Published in Azure: A Journal of Literary Thought, 2018.
Excerpt from “Menage a Trois, With Horse”
(Setting: Cafe Central, Vienna, 1912.)
I let Brendan delineate our trip, forcing a smile when the man, Anton, stolidly middleaged, glanced at me with a discomfiting fondness. He insisted we take our chairs and small tapered espresso cups to his table. After the round of introductions Anton informed us Leon was a war correspondent for a Kiev newspaper and back from the front only yesterday, from Sofia. “Belgrade,” Leon corrected him.
I graded Leon the brightest-looking of an unusually intelligent four, impressed by his rich black hair, a thick black mustache and intense dark eyes behind steelrimmed glasses. Brendan said, “I’ve not heard there is a war on.”
In halting English Leon explained the Austro-Hungarian Empire wasn’t involved in it. “The Balkan nations. The Greeks. They resist the Ottomans.”
Brendan was coming alive, more than I’d felt in some time, in discussion with these new acquaintances. “Who’s winning?”
In a meld of English and French Leon asserted that’s a question those ask who don’t go to war. No one wins a war. Shaking his head as one does in pain he told of his visits to hospitals for the wounded. Anton managed a simplified translation: “Many are still in the battle. They have nightmares at night. Sometimes during the day, while awake. Shooting. Running. Seeing comrades die. Over and over.”
Leon’s features clenched at the agony he was describing. Anton addressed a question to an average-looking highbrowed man with a skimpy mustache, wearing pince-nez glasses. “Herr Doctor Alfred, can these men be restored to normal lives?”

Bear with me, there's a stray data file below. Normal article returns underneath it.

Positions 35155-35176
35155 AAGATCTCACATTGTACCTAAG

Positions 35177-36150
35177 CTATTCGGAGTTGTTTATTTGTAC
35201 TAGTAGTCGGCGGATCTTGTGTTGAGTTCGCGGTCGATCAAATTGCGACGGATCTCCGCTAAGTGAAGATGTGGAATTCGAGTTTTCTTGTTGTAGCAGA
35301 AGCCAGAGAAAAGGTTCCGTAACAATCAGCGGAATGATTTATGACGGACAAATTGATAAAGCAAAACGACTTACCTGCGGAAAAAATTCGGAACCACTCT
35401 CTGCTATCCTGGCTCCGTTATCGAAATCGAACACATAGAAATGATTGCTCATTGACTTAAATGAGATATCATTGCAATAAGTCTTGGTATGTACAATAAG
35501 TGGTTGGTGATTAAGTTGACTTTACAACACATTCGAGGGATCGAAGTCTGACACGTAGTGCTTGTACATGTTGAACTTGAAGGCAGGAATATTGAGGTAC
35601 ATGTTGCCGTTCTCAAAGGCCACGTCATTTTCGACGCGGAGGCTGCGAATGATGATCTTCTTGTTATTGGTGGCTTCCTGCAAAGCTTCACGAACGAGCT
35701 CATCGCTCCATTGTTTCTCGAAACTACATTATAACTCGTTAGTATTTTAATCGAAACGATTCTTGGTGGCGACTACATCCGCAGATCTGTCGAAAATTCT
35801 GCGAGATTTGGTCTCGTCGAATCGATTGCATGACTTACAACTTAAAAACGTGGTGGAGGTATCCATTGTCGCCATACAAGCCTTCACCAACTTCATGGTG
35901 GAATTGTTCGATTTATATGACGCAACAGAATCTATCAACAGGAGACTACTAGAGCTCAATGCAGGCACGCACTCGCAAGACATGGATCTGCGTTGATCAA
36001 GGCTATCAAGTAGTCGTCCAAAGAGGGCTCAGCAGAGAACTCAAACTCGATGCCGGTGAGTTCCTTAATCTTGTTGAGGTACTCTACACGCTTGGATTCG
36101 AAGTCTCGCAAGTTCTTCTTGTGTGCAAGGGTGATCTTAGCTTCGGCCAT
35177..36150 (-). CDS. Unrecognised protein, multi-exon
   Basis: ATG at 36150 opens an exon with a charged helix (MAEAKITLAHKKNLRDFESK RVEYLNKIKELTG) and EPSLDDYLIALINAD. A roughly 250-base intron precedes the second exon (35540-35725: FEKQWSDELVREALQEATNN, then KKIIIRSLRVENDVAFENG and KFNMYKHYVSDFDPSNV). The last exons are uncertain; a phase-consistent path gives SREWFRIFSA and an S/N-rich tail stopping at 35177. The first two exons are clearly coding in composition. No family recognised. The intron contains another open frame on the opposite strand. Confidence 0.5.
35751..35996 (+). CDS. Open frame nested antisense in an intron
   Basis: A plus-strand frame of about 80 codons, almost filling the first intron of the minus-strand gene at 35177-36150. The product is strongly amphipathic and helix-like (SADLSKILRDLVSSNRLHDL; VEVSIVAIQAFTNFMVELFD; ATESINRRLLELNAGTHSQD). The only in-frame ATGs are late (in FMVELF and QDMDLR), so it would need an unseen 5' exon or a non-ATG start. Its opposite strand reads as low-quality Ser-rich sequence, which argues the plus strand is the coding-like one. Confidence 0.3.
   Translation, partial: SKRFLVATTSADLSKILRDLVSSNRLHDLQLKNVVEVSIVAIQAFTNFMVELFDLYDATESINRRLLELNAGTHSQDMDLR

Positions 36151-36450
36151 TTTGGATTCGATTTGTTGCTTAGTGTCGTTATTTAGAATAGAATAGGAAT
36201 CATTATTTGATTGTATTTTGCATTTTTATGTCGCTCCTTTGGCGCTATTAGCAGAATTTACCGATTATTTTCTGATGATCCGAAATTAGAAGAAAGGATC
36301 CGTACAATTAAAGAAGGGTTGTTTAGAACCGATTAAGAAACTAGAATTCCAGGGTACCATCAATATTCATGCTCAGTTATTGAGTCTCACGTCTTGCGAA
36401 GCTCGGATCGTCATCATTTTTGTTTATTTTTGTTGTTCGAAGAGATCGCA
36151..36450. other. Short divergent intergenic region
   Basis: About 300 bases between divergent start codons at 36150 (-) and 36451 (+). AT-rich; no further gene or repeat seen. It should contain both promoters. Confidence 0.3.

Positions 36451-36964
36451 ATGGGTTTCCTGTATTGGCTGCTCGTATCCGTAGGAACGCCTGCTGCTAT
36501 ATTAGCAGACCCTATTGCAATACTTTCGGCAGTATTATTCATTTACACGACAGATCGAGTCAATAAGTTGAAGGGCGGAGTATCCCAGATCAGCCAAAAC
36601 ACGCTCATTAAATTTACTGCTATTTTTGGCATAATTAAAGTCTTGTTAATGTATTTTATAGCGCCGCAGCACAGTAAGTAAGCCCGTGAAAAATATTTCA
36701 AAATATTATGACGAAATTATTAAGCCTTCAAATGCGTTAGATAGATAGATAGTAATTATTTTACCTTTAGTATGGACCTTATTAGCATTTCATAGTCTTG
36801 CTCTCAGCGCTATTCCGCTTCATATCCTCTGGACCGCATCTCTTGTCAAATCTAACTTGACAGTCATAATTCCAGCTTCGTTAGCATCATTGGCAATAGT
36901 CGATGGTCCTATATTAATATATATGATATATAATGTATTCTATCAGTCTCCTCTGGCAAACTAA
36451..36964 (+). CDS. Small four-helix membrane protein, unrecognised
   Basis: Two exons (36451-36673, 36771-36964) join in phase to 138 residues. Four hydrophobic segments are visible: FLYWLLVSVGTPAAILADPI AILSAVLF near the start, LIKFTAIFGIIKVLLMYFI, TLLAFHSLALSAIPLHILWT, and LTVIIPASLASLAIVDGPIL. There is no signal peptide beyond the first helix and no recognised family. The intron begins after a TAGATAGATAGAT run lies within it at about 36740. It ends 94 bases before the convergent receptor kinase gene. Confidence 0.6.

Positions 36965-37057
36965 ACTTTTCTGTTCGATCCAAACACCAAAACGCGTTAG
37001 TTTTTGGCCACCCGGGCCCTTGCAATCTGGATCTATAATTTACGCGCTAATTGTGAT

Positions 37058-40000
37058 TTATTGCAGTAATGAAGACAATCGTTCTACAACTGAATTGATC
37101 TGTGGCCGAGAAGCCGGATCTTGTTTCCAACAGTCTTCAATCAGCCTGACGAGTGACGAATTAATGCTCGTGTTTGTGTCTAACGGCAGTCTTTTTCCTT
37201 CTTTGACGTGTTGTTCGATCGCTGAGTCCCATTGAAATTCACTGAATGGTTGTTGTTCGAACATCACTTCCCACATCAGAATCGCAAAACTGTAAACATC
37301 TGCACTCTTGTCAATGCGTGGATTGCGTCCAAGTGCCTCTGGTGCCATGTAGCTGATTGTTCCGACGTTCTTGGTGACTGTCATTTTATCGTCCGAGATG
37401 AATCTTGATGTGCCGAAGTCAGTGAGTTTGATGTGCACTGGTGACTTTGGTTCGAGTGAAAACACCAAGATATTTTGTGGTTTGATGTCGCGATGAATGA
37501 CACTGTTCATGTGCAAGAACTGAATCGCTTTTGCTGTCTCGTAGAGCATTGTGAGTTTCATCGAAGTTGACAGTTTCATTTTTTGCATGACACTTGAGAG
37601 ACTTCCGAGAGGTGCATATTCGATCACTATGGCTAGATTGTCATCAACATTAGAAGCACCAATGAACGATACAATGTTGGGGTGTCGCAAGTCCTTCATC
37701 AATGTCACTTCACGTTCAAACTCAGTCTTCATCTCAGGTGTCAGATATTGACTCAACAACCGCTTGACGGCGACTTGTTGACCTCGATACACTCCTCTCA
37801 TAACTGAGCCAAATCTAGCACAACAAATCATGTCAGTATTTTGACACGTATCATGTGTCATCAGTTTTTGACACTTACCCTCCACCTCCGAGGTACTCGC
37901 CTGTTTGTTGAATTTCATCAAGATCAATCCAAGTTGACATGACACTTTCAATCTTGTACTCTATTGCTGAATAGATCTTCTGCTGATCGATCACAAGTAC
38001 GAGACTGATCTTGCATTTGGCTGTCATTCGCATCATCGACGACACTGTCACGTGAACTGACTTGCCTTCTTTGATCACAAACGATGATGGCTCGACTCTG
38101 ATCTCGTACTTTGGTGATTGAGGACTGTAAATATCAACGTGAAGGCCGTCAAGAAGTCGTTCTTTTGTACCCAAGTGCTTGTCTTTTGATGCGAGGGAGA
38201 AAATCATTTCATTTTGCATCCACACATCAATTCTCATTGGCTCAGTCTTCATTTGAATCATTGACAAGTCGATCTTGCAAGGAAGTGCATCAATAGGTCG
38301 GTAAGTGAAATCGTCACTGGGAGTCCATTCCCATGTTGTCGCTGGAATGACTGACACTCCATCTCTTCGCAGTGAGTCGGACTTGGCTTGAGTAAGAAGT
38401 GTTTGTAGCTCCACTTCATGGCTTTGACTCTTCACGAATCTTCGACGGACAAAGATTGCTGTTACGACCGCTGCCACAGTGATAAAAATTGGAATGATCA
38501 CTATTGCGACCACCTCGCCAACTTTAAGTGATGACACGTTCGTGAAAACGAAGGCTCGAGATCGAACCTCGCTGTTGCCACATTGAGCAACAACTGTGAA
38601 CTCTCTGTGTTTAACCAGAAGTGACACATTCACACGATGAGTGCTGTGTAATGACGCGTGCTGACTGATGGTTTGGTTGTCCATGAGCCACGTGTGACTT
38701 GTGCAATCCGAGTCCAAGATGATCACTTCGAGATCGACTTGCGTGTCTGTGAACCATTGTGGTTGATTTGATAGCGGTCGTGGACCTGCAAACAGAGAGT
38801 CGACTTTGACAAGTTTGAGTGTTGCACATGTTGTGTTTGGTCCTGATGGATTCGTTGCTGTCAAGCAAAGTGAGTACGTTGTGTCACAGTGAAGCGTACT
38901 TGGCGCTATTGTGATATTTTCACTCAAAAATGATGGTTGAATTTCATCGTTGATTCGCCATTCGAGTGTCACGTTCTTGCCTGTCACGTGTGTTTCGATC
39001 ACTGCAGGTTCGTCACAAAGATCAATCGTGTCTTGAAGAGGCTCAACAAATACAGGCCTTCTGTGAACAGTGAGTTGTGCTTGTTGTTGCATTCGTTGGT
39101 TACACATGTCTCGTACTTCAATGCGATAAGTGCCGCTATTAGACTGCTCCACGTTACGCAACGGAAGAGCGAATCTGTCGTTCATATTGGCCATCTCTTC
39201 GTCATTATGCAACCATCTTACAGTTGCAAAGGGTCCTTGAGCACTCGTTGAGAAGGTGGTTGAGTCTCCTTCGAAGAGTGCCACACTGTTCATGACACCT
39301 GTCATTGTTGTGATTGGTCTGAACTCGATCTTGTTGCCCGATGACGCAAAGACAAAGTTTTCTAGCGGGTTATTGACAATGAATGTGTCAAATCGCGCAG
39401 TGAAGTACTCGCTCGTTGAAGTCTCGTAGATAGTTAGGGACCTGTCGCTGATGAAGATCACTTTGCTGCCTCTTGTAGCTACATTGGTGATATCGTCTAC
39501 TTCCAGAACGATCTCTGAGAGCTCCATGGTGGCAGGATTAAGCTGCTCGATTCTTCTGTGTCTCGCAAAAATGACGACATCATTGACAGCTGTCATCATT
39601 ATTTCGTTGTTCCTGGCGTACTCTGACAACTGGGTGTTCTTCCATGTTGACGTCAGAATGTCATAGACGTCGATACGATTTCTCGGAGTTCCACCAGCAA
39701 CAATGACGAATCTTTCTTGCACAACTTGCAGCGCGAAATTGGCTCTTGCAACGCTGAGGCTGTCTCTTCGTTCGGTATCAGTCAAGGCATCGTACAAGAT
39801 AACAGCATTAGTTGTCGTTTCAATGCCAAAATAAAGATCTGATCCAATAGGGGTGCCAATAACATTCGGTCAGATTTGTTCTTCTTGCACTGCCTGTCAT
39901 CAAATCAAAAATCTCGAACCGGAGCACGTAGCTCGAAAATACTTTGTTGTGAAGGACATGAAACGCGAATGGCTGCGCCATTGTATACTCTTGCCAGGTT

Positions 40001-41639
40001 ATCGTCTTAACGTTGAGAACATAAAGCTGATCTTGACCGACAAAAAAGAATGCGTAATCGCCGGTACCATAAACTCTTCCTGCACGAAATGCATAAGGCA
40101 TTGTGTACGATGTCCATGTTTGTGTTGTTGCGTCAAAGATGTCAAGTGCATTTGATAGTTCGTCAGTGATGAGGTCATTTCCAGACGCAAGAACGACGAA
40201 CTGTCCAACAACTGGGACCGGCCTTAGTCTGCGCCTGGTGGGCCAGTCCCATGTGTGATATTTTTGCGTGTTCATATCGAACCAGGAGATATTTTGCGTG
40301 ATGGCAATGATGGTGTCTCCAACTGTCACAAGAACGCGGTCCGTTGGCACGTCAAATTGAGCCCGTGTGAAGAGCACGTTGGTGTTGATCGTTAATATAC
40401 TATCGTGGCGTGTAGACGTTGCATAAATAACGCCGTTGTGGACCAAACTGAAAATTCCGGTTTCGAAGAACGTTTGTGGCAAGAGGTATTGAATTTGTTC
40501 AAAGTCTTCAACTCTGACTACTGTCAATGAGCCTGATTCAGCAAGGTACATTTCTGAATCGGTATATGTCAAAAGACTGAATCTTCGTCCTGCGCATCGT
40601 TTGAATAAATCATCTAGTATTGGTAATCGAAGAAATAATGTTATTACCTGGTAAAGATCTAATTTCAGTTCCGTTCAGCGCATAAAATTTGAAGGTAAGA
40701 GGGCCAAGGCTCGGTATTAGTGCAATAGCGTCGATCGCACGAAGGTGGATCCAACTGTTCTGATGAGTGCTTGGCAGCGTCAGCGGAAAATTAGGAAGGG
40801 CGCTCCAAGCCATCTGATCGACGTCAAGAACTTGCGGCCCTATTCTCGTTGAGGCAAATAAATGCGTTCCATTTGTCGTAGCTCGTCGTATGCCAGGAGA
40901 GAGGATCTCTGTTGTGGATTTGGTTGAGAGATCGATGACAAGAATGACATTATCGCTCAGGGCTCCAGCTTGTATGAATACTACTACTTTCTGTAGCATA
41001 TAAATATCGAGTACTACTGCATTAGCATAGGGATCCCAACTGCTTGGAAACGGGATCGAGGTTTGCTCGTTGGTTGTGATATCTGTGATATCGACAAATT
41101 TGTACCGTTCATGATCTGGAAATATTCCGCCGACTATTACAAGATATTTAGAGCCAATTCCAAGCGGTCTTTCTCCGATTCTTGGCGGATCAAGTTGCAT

“It is possible,” replied the doctor in an Austrian accent, “with personal psychiatry. Without relying on preconceived ideas of treatment.”
“Or quackery,” hinted Anton.
The doctor made a light smile. “By which you mean ideology. My approach would differ from the pre-eminent theory of our time. These wounded men are isolated. They have forgotten where they belong. I would have them describe their pre-war memories and re-connect them to their lives.”
“Your dispute in the community is well-known.”
“Therefore I prefer not to dwell on it. I shall not respond to— his ruthless attacks in the same manner. Herr Professor Joy wants followers. My course is to break off pointless conflict.”
Anton took a small sip of his cup of mokka. “Fortunately the professor comes here no longer.” He glanced at me to discern if I guessed whom they were discussing. “His new favorite is the Landtmann.”
The doctor murmured, “Das bessere für uns.“ I sent Anton an inquiring glance. He whispered, “Better for us.”
Leon made an observation in German and the doctor replied in German. Anton told Brendan, “Combating illness and overthrowing a sick government have less in common than Leon would like.”
Brendan looked puzzled, intrigued. The fourth man, an overweight theater director named Egon, leaned forward, confiding, “Adolf is at the window. He is looking inside.”